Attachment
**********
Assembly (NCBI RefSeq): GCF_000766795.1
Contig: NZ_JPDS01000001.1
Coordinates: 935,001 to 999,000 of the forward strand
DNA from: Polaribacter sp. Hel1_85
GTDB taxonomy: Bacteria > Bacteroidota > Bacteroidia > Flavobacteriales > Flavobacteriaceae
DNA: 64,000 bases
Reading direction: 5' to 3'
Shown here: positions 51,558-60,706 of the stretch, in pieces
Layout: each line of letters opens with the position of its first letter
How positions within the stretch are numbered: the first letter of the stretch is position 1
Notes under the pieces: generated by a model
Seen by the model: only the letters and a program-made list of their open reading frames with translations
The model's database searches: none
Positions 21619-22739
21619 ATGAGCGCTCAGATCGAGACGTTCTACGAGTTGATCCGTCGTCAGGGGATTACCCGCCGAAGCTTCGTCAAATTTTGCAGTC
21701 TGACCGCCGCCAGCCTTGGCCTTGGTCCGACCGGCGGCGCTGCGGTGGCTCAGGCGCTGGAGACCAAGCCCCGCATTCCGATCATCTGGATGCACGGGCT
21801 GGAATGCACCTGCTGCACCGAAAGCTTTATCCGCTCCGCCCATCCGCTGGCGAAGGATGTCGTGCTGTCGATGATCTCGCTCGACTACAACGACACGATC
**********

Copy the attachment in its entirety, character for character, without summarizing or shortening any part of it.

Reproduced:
Assembly (NCBI RefSeq): GCF_000766795.1
Contig: NZ_JPDS01000001.1
Coordinates: 935,001 to 999,000 of the forward strand
DNA from: Polaribacter sp. Hel1_85
GTDB taxonomy: Bacteria > Bacteroidota > Bacteroidia > Flavobacteriales > Flavobacteriaceae
DNA: 64,000 bases
Reading direction: 5' to 3'
Shown here: positions 51,558-60,706 of the stretch, in pieces
Layout: each line of letters opens with the position of its first letter
How positions within the stretch are numbered: the first letter of the stretch is position 1
Notes under the pieces: generated by a model
Seen by the model: only the letters and a program-made list of their open reading frames with translations
The model's database searches: none
Positions 21619-22739
21619 ATGAGCGCTCAGATCGAGACGTTCTACGAGTTGATCCGTCGTCAGGGGATTACCCGCCGAAGCTTCGTCAAATTTTGCAGTC
21701 TGACCGCCGCCAGCCTTGGCCTTGGTCCGACCGGCGGCGCTGCGGTGGCTCAGGCGCTGGAGACCAAGCCCCGCATTCCGATCATCTGGATGCACGGGCT
21801 GGAATGCACCTGCTGCACCGAAAGCTTTATCCGCTCCGCCCATCCGCTGGCGAAGGATGTCGTGCTGTCGATGATCTCGCTCGACTACAACGACACGATC